When it comes time to retire from the workforce, it can bring on mixed emotions. What should be a time of celebration and relaxation can often be overshadowed by worries and financial stress. Taking a big loss in income can take its toll on your lifestyle and your financial freedom. However, with the help of a reverse mortgage, you can not only give yourself some extra cash flow, it can also give you peace of mind with a line of credit to fall back on, should unexpected expenses turn up. Let’s take a look at just what a reverse mortgage is and how it can help you financially during your retirement.
“What Is A Reverse Mortgage?”
A reverse mortgage is exactly what it sounds like it. A lender will allow a homeowner to use the equity built up in their home, provided they have paid off their mortgage or made severe headway, as leverage for a loan or line of credit in retirement. Essentially, a percentage of what you would receive on the sale of your home is given to you as an advance, and you would be paid back the amount owning when you sell your home, whenever that may be later on down the line.
“Who Can Apply?”
Typically anyone over the age of 62 who owns their home, and has paid off their mortgage loan or has little left on the loan can apply. A reverse mortgage applicant does not necessarily have to be retired, though some lenders do require some financial counseling to ensure the borrower understands the legalities of the agreement, a reverse mortgage is fairly straightforward to obtain.
“How Much Can I Borrow?”
The amount given on a reverse mortgage is determined by several factors. For example, things such as age, appraised value of the property, remaining mortgage loan and the interest rate at the time of the closing of the reverse mortgage all play into how much a borrower will be loaned. An easy way to quickly get a ballpark calculation is by following a simple guideline. With recent interest rates, a 65-year-old, with a paid mortgage, can borrow up to 60% of their home’s equity, a 75-year-old can borrow up to 70%, and so on. While limitations can be put in place and vary from province to province and case to case, this ratio stands to be fairly typical.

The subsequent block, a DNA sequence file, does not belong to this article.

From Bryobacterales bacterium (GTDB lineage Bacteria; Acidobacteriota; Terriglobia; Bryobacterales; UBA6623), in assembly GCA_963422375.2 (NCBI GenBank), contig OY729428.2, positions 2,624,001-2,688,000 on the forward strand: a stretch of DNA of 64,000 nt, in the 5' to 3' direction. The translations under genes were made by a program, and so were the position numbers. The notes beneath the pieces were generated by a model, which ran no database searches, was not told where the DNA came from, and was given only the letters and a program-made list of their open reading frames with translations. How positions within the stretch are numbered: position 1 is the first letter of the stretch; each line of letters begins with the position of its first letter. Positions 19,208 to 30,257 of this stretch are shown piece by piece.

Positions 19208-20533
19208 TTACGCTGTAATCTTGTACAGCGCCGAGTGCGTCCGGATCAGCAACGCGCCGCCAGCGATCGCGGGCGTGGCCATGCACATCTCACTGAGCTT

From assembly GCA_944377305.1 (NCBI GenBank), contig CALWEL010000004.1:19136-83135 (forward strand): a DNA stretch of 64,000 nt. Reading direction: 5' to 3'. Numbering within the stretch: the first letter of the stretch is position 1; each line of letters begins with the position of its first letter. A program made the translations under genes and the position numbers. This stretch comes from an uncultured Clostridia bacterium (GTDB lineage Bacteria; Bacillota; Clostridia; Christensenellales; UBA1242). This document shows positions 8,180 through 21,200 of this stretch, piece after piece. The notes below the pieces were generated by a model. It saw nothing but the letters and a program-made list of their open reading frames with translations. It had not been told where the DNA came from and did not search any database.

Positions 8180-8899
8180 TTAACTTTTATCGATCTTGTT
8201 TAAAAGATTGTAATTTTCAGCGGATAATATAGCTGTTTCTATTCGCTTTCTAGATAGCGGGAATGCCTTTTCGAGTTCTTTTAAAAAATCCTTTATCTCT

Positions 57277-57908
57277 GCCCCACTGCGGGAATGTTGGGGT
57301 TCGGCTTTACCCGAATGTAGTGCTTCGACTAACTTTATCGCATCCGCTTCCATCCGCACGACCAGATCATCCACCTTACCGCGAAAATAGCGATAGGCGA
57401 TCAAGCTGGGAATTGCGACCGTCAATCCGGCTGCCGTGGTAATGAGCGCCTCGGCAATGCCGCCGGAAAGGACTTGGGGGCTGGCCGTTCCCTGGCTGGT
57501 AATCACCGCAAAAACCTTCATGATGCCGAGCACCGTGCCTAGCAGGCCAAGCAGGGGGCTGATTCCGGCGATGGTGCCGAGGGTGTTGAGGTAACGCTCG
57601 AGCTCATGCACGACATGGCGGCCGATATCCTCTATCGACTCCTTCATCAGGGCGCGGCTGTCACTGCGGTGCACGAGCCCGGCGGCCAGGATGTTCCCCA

“What Can I Use The Money Towards?”
Believe it or not, reverse mortgages hold no restrictions as to how the money can be used. Whether it is used as a line of credit as a fallback during retirement or as a quick lump sum to help with expenses, the money can be used as the borrower sees fit for their needs.
“How Do I Receive The Money?”
There are several ways a borrower can choose to receive their reverse mortgage loan once they have been approved. One choice is a line of credit. This option is great if you are using your reverse mortgage as a fallback, as you can tap into the money any time you like, with withdrawals for as much or as little as you need. Although be warned, some lenders do charge a small fee to keep the line of credit open, whether it is being used or not.
Secondly is a lump sum. As the name suggests, a borrower can receive the loan in one big payout and use it accordingly. The downside to this form of payment is that if you don’t have solid financial habits you could end up burning through it faster than you’d hoped.
There is also the option of a tenure plan. This is an ideal choice for anyone using their reserve mortgage as a supplementary income, as it gives you fixed monthly amounts for as long as you occupy the home of which you are borrowing equity against.
Lastly, there is a combination. This type of payout gives you a lump sum of a set amount, to begin with, then trickles into monthly payouts from a set date after that. Receiving your reverse mortgage this way is great for making a deposit on something like a car or vacation home, and then having the monthly payments covered by monthly deposits from your lender.
“When Do I Repay The Loan?”
The beauty of repayment on a reverse mortgage loan is that the time frame is indefinite. As long as you occupy your home, you do not have to pay back the loan. Once you vacate the home, the profits equal to the equity you’ve borrowed after the sale goes to your lender, and you are responsible for any shortcomings, should the value of your home decrease. Another great aspect is that reverse mortgages typically carry a low rate of interest.
Retirement should be a time of relaxation, not financial stress. Using your home’s equity as a platform to borrow against is a great way to keep your worries down, and your expenses covered. If you have any questions about whether or not applying for a reverse mortgage is right for you, don’t hesitate to give me a call at 705-315-0516. I am always happy to help you better understand your retirement options and to help you turn your financial worries into freedoms.